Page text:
Smell of smoke leads firefighters to more than 750 illegal gambl - 14 News, WFIE, Evansville, Henderson, Owensboro

Firefighters discover more than 750 illegal gambling machines in warehouse

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(Source: Taylor Kearns) (Source: Taylor Kearns)
The location of the warehouse. (Source: Google Maps) The location of the warehouse. (Source: Google Maps)

The discovery of more than 750 illegal gambling machines inside an old warehouse in Swansea is the second largest gaming machine bust in state history, according to the South Carolina Law Enforcement Division.

A Swansea police officer responding to a smell of smoke in the area noticed water coming from a storage warehouse on 800 South Brecon Avenue not far from Highway 321 Monday morning. The officer called firefighters who entered the building and found the machines.

SLED spokesperson Thom Berry says some of the machines are operational and others are in the process are being repaired for use.

"These are all types of gaming machines that are in various states of operability," said Berry. "Some are in the process of being rebuilt and converted. There are some shells of machines that are being manufactured and some old machines, including a couple of old 'one-armed bandits,' as they are referred to."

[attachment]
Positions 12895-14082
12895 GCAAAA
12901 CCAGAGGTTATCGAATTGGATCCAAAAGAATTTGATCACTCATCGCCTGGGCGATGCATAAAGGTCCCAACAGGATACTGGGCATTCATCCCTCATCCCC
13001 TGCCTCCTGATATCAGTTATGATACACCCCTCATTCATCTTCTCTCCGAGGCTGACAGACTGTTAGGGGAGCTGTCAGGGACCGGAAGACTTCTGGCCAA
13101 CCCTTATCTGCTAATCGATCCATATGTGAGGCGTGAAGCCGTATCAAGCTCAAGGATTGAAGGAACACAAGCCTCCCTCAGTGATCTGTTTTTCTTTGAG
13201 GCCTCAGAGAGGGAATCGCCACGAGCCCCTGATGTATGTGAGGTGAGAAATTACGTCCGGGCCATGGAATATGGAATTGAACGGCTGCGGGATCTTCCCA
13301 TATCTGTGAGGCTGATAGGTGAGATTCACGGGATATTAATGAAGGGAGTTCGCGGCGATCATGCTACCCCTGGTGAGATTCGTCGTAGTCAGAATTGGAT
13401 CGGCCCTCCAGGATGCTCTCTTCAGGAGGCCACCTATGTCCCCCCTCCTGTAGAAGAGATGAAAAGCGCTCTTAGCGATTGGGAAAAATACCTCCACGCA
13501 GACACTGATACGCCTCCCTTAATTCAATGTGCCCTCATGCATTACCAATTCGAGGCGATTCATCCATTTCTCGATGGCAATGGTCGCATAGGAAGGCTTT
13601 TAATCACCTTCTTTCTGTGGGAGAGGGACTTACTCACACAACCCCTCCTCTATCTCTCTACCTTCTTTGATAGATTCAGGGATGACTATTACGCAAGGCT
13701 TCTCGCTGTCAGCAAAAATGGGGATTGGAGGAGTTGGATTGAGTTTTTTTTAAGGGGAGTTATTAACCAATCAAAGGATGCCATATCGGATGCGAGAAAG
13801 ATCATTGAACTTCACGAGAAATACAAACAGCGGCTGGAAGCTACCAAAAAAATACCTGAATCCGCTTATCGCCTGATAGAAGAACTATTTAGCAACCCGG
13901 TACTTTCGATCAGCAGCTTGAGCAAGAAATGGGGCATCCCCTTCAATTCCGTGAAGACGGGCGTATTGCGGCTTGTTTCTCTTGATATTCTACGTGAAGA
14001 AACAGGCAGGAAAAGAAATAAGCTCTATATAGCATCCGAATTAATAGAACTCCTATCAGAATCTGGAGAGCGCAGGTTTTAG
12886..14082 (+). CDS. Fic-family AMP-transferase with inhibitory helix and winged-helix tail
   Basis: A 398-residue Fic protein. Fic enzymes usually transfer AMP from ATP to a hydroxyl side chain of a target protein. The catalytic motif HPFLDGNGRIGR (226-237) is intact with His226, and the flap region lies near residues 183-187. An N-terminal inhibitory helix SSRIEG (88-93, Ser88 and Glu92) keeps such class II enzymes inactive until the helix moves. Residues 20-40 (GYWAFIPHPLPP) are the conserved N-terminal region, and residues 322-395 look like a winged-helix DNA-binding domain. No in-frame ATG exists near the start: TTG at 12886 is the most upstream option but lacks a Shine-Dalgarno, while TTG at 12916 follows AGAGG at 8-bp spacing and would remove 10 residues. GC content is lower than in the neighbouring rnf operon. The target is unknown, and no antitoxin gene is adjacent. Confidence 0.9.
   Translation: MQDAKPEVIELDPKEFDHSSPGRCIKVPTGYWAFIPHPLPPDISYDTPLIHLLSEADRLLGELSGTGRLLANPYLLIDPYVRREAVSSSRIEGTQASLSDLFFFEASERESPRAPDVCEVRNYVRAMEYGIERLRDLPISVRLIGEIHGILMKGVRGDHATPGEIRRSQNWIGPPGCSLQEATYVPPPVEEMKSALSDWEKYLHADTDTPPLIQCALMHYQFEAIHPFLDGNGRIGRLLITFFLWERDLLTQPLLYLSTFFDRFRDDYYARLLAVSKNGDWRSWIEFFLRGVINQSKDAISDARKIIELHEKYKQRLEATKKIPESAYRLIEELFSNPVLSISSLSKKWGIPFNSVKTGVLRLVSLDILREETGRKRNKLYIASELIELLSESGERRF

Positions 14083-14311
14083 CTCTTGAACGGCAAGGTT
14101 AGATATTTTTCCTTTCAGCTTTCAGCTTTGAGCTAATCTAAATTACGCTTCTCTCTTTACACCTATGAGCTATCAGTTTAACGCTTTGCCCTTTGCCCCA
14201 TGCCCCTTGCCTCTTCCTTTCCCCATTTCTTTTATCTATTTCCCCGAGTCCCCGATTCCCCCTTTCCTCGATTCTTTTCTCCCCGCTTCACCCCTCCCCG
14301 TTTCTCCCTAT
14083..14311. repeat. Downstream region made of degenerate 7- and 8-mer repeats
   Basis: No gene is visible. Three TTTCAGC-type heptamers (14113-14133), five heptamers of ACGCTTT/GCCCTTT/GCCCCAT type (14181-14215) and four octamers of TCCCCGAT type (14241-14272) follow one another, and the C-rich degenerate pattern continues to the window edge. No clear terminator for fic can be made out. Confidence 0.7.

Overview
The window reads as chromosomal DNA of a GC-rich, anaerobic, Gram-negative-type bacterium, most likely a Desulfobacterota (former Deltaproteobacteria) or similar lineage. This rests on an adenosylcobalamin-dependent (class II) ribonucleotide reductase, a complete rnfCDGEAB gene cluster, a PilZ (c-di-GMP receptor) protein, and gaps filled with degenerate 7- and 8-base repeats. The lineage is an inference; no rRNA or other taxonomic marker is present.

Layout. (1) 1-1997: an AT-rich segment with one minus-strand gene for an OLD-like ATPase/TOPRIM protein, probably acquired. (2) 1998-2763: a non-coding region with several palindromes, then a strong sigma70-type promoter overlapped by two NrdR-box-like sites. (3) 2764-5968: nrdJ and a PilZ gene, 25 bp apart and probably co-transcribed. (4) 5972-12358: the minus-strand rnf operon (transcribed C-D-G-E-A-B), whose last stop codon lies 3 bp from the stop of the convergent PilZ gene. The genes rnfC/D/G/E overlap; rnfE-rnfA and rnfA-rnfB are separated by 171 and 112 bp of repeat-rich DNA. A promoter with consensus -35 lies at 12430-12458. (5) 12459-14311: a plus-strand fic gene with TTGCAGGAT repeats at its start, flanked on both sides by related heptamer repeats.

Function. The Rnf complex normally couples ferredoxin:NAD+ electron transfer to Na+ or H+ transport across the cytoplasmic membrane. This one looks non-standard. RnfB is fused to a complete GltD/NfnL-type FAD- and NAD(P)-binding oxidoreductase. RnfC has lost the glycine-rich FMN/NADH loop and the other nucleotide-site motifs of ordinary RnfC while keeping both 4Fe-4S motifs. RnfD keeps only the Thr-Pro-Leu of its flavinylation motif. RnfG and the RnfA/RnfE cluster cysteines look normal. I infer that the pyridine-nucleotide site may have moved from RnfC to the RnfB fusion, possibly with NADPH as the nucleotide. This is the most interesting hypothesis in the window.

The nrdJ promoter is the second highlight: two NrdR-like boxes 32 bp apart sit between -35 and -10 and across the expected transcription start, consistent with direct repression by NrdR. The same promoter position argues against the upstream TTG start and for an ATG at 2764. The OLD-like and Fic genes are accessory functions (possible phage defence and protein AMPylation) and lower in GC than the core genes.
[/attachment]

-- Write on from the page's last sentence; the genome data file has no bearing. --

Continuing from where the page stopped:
"This appears to be some kind of centralized facility where machines from a number of different locations, whether its in South Carolina or other states in the Southeast, have been were brought," said Berry.

The owner of a body shop across the street says the machines were brought in under the cover of darkness.

"Apparently I saw them bring all the machines in and didn't even know it," said Chuck Matini. "There was these white trucks going in and out after dark."

Berry said the have been reviewed by a magistrate and have been ruled illegal. That magistrate personally signed each machine. Agents are in the process of removing all of the evidence from the warehouse.

The building is owned by GLR LLC. It operated as a sewing plant in the 1960's. A business license was applied for and received by a company called Swansea Bonded Storage in June.

There have not been any arrests.

"This is a part of a larger ongoing investigation into video gaming activities in South Carolina," said Berry. "This will be just another piece of the puzzle we're putting together on this ongoing investigation."

SLED, the Swansea Police Department and the Attorney General's Office are handling the case.

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